I’m totally in favor of our reps using modern technology, but I think your analogy to paper and pens brands is inapt. If my rep sent out press releases on paper given to him by, and emblazoned with, some large corporation’s logos, I guarantee you that some people in my district would be up in arms. You have to be careful how you draw the distinction between ad-supported and nominally free sites like Twitter, and free stationery with corporate logos.

    We understand the differences, but I’m not sure my mom does.

  • Xasteius

    It’s the Fairness Doctrine for the House.

  • Dave D

    The new social networks are becoming an ever more important way that people stay connected. Why would we want our Federal Representatives to be out of the loop?

    People need to be MORE connected with their representatives, not less.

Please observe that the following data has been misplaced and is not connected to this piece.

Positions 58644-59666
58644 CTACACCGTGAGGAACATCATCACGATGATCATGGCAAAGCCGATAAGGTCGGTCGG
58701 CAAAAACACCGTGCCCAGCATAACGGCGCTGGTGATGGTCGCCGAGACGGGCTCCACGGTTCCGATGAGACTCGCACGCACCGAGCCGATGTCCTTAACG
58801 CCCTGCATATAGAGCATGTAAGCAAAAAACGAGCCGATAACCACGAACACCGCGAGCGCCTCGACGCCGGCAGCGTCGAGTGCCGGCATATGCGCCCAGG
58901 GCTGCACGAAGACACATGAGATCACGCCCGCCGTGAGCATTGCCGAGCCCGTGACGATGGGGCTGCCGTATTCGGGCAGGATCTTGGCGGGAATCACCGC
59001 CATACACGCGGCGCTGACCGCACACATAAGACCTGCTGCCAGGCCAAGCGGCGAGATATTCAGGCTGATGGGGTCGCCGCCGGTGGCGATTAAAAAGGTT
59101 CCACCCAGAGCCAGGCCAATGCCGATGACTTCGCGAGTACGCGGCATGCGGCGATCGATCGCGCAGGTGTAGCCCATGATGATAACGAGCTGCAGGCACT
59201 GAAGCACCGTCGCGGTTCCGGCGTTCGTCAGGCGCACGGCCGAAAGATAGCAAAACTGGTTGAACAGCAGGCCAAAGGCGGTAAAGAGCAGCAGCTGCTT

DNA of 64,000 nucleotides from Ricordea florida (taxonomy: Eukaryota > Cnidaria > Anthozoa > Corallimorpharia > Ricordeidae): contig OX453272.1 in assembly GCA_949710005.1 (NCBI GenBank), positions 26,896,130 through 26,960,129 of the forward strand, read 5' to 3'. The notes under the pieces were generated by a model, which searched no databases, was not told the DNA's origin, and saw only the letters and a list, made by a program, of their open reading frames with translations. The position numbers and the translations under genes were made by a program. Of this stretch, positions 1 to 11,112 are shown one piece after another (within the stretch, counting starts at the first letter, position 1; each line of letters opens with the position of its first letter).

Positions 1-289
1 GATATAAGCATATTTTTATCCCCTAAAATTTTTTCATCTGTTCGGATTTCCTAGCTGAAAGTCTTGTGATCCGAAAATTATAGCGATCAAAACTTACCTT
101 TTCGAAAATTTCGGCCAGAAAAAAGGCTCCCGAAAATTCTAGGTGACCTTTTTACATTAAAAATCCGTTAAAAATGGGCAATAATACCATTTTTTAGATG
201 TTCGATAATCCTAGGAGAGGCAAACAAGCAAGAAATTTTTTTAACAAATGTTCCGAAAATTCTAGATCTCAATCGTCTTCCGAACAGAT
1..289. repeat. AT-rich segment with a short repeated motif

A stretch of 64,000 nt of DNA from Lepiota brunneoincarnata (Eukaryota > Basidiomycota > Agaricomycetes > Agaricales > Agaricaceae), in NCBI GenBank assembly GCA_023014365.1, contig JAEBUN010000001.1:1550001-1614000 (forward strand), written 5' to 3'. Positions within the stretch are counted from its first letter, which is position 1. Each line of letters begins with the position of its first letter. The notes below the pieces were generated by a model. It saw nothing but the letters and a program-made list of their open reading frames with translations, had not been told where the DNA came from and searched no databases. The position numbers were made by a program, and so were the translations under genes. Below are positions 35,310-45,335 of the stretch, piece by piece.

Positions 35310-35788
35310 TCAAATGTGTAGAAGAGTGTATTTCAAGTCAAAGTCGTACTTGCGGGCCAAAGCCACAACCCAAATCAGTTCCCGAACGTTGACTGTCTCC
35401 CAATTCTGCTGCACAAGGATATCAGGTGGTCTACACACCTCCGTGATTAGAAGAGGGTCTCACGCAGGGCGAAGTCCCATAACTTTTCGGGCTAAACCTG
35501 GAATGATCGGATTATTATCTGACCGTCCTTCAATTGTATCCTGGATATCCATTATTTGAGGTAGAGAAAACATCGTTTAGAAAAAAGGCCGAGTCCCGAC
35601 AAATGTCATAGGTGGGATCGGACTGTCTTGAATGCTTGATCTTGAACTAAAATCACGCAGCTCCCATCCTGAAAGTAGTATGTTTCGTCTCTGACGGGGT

• So in June, I was made aware that the House of Representitves Congressman for my district, John Culberson just started using Twitter. Just because it seemed interesting, I added him (www.twitter.com/johnculberson).

    Shortly thereafter, he tweeted “I am on the House floor. I am voting yes for Community Health Centers which provide medical care to uninsured Americans.”

    This completely blew me away as I started thinking of the ramifications of this.. not just what he voted on, but the fact that this one thing, a congressman starting to use Twitter, just made our representative democracy real for me, something that’s happening right now and being made by real people that I can communicate with and share my opinions with.